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The Connection Between Social Anxiety and Dental Problems

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Did you know? Nearly one-hundred percent of adults experience tooth decay. That’s a lot of people. Or, well, better put — that’s all the people.

Did you also know that nearly 40 million United States adults suffer from some type of anxiety disorder? And of those individuals, some suffer from what’s commonly referred to as social anxiety disorder — which is a state of high anxiety that stems from feelings of potential humiliation, misrepresentation, and more when in the public space.

So, why present these two sets of facts all at once? Because they’re connected. Social anxiety can lead to increased dental problems!

Have you seen a decline in your dental hygiene due to social anxiety? Here’s what to know about your dental problems and some solutions to it all.

Short Term Issues

What is one of the most common short term dental problems resulting from social anxiety? Bruxism. You might know it by it’s more frequently-used name, “teeth grinding.”

The Mayo Clinic defines bruxism as a mouth-related issue in which an affected person grinds their teeth. And according to their experts, bruxism can be classified in one of two ways: awake teeth grinding or asleep teeth grinding.

But why is it a problem that social anxiety can cause teeth grinding? Is it really that big of a problem? Actually, yes! Bruxism wears down the enamel on your teeth, lowering their natural defenses, and it can even cause tooth fractures.

And the issues only grow over time …

Long Term Issues

While teeth grinding has plenty of short term side effects, it can and will also lead to a variety of serious long term complications.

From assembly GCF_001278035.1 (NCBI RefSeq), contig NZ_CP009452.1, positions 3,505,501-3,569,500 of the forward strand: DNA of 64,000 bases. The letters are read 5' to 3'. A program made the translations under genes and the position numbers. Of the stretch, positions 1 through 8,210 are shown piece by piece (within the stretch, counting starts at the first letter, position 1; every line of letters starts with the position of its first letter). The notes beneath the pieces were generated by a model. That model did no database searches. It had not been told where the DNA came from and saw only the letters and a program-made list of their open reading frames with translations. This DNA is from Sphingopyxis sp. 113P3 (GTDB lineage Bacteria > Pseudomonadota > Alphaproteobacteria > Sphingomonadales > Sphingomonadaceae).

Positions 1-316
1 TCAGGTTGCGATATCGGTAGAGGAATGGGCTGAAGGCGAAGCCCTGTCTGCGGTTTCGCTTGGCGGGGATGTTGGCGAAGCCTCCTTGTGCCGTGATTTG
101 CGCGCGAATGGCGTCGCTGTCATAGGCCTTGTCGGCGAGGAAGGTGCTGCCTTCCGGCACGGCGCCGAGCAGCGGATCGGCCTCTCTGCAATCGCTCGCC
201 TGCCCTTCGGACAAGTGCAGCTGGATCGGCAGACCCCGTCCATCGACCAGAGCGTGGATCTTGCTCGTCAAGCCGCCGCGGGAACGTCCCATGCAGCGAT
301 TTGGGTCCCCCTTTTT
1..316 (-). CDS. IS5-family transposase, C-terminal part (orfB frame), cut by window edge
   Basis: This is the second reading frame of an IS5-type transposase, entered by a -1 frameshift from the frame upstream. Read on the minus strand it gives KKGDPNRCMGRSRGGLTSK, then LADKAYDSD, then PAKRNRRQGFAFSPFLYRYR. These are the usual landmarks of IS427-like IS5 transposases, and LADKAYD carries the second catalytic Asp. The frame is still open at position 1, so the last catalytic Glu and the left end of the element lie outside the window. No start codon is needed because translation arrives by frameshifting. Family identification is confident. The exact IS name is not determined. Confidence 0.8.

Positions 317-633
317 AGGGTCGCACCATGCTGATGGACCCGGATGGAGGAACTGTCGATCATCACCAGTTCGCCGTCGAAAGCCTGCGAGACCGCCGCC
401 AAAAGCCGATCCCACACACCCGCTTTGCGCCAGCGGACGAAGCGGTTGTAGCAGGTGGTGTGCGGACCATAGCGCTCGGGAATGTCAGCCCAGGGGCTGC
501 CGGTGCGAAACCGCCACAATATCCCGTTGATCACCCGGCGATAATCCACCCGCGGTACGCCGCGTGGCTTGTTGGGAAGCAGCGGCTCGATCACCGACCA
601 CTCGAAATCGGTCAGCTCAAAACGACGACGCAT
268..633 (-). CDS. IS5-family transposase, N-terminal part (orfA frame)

Over time, someone suffering from bruxism might even experience:

  • Headaches
  • Jaw Pain
  • Muscle Pain
  • Facial Pain
  • Temporomandibular Joint (TMJ) Issues — which can even result in auditory side effects
  • And more!

But don’t worry, while these issues might sound alarming and intense, there are solutions to help combat the dental problems associated with and linked to social anxiety.

What You Can Do to Help

First things first, if you think you might be grinding your teeth or suffering from bruxism (awake or asleep), it’s important that you schedule an appointment with your dentist.

After a thorough dental exam, your dentist will most likely recommend a few different options:

  • Watch & Wait — It’s common for bruxism to pass over time, depending on any help you may be receiving for social anxiety or any other related causes.
  • Mouth Guards & Splints — This is one of the more common solutions your dentist might offer. These guards are easy-to-use, typically fitted to your particular bite, and act as an in-mouth barrier between teeth. This prevents damage to each tooth if and when you begin to grind your teeth.
  • Dental Procedures — Sometimes, damage from bruxism is severe. In these cases, your dentist might recommend procedures to correct any major issues.

Social anxiety and dental problems are hard enough on their own — let alone when they’re joined together. But remember, there is a way forward and there are solutions to help! And when you prioritized your mental and dental wellbeing, you’re on your way to a happier, healthier life (learn more!).

Anxiety & Dental Problems

Did you know that social anxiety and dental problems could be so intricately connected? It’s not fun when you have to experience these issues, but they’re not without hope. And by taking care of one, you’re often helping take care of the other, too.

To learn more or explore more tips and advice about mental and dental health and wholeness, be sure to visit our site daily and check back on a regular basis!

David Smith